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Publication numberUS5154093 A
Publication typeGrant
Application numberUS 07/830,775
Publication dateOct 13, 1992
Filing dateNov 8, 1991
Priority dateJun 8, 1990
Fee statusLapsed
Publication number07830775, 830775, US 5154093 A, US 5154093A, US-A-5154093, US5154093 A, US5154093A
InventorsGene D. Dickirson
Original AssigneeFord Motor Company
Export CitationBiBTeX, EndNote, RefMan
External Links: USPTO, USPTO Assignment, Espacenet
Adjustable cable end fitting
US 5154093 A
Abstract
The present invention relates to an apparatus comprising a cable, a sheath disposed around a portion of the cable, an inner member attached to the sheath, an outer member disposed around at least a portion of the inner member. The inner member and the outer member are formed to allow stepwise longitudinal adjustment of the inner and the outer members and to allow rotational movement between the inner and the outer members.
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Claims(6)
What is claimed is:
1. Apparatus, comprising:
a cable;
a sheath disposed around a portion of said cable; and
an adjustable end fitting, comprising:
an inner member attached to one end of said sheath and disposed around at least a portion of said cable, said inner member including a plurality of grooves formed on the outer surface thereof;
an outer member surrounding at least a portion of said inner member, said outer member adapted to be coaxially rotatable relative to said inner member, said outer member including a flexible first portion attached thereto having a tab for engaging said grooves of said inner member for fixing the longitudinal position of said outer member relative to said inner member, said first portion including a lever affixed thereto for deflecting said first portion and tab radially outwardly about an axis parallel to the axes of said outer member away from engagement with said grooves of said inner member upon the application of force against said lever,
said lever, first portion, tab, and grooves cooperating to provide for stepwise longitudinal adjustment of the position of said outer member relative to said inner member.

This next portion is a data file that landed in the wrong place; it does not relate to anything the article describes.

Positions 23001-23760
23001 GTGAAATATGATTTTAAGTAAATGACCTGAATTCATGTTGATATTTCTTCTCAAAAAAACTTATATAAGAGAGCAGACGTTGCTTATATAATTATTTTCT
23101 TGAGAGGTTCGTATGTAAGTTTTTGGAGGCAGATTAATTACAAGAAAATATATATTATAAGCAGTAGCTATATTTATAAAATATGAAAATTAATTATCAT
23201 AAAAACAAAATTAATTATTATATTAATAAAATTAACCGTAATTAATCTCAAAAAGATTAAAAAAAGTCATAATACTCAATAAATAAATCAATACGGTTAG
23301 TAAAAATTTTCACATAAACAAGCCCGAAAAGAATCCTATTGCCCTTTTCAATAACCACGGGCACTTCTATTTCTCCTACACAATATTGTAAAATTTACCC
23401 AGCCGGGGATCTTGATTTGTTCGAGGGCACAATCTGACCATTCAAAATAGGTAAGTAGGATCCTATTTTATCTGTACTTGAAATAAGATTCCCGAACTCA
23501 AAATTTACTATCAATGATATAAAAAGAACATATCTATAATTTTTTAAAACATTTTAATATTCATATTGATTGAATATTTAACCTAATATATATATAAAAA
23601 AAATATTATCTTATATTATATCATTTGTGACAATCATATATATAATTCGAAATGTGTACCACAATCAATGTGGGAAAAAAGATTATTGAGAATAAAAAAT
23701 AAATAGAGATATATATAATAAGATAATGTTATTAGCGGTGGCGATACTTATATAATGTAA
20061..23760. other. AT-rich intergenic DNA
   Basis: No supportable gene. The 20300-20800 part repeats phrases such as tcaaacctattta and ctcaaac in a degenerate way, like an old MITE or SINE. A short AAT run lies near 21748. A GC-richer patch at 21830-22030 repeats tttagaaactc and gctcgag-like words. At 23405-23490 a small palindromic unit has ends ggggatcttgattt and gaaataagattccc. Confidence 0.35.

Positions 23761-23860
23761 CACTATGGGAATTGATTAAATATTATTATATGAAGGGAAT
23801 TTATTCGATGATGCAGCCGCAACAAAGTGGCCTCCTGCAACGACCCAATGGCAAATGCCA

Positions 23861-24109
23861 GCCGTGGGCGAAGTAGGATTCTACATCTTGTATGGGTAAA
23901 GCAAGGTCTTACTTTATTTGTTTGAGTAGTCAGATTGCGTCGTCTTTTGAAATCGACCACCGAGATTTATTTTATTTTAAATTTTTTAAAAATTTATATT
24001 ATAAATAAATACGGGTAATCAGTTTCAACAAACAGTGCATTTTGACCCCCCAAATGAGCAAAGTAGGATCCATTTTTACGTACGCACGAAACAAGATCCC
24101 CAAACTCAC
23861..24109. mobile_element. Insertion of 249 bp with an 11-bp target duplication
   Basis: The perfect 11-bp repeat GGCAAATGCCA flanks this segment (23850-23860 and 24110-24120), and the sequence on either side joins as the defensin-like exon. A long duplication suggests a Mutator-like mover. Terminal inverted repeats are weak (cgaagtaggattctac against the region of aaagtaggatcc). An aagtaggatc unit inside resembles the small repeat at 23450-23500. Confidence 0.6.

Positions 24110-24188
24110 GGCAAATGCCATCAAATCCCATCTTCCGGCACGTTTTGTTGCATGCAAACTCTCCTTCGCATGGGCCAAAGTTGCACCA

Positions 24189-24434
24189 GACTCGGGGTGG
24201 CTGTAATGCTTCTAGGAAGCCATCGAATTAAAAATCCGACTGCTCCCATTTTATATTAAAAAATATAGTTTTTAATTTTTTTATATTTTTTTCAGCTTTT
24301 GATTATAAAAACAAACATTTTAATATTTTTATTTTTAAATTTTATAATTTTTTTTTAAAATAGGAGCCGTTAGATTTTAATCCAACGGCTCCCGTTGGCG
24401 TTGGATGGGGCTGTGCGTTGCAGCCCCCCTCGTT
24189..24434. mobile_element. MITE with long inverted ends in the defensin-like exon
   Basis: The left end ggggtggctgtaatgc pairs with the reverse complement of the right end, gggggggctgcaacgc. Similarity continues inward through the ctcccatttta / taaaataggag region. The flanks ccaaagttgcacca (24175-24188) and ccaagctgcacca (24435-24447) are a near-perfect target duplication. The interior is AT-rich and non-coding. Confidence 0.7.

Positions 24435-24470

2. Apparatus as defined in claim 1, wherein said stepwise longitudinal adjustment is among a plurality of discrete positions.
3. An apparatus as defined in claim 1, wherein said outer member is concentrically disposed around said inner member.
4. Apparatus as defined in claim 1, wherein said grooves are defined by a ribbed surface.
5. Apparatus according to claim 4, wherein said ribbed surface includes ribs having a rectangular cross section.
6. Apparatus as defined in claim 1, wherein said outer member includes a curved outer surface for allowing ease of assembly.
Description

This is a continuation of copending application Ser. No. 07/535,208 filed on Jun. 8, 1990.

BACKGROUND OF THE INVENTION

1. Field of the Invention

This invention relates to an adjustable cable end fitting which has automotive and non-automotive cable applications. More specifically, the adjustable cable end fitting is attached to the outer sheath of a control cable and allows adjustable placement of the end of the cable sheath relative to the cable.

2. Discussion of the Related Art

Force transmitting cables are used to transmit mechanical forces between various devices. One application of these control cables is used in an automotive heater-air conditioner application. The cables are used to transmit mechanical forces between the control lever on the instrument panel and the temperature/mode function doors in the air distribution plenum. In most cases, the forces are transmitted along a curved path between these components. Typically the cable or conduit is secured to an apertured end fitting having a flange or other mechanism thereon which is adapted to be attached to a support structure and the cable movably disposed within the conduit and the end fitting.

The conduit or sheath is suitably secured at opposite ends to the support structure of the vehicle and is arranged so that the end of the cable may be attached to the element to be controlled while the opposite end of the cable is attached to a cntrolling member such as a knob or a lever located on the instrument panel. While the normal force transmitting member is a cable, other force transmitting members are possible and are contemplated by this invention.